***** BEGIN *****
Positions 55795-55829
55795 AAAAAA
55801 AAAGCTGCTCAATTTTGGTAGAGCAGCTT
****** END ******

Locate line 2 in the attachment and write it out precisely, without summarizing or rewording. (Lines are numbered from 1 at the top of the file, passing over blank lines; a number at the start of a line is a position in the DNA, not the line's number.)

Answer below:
55795 AAAAAA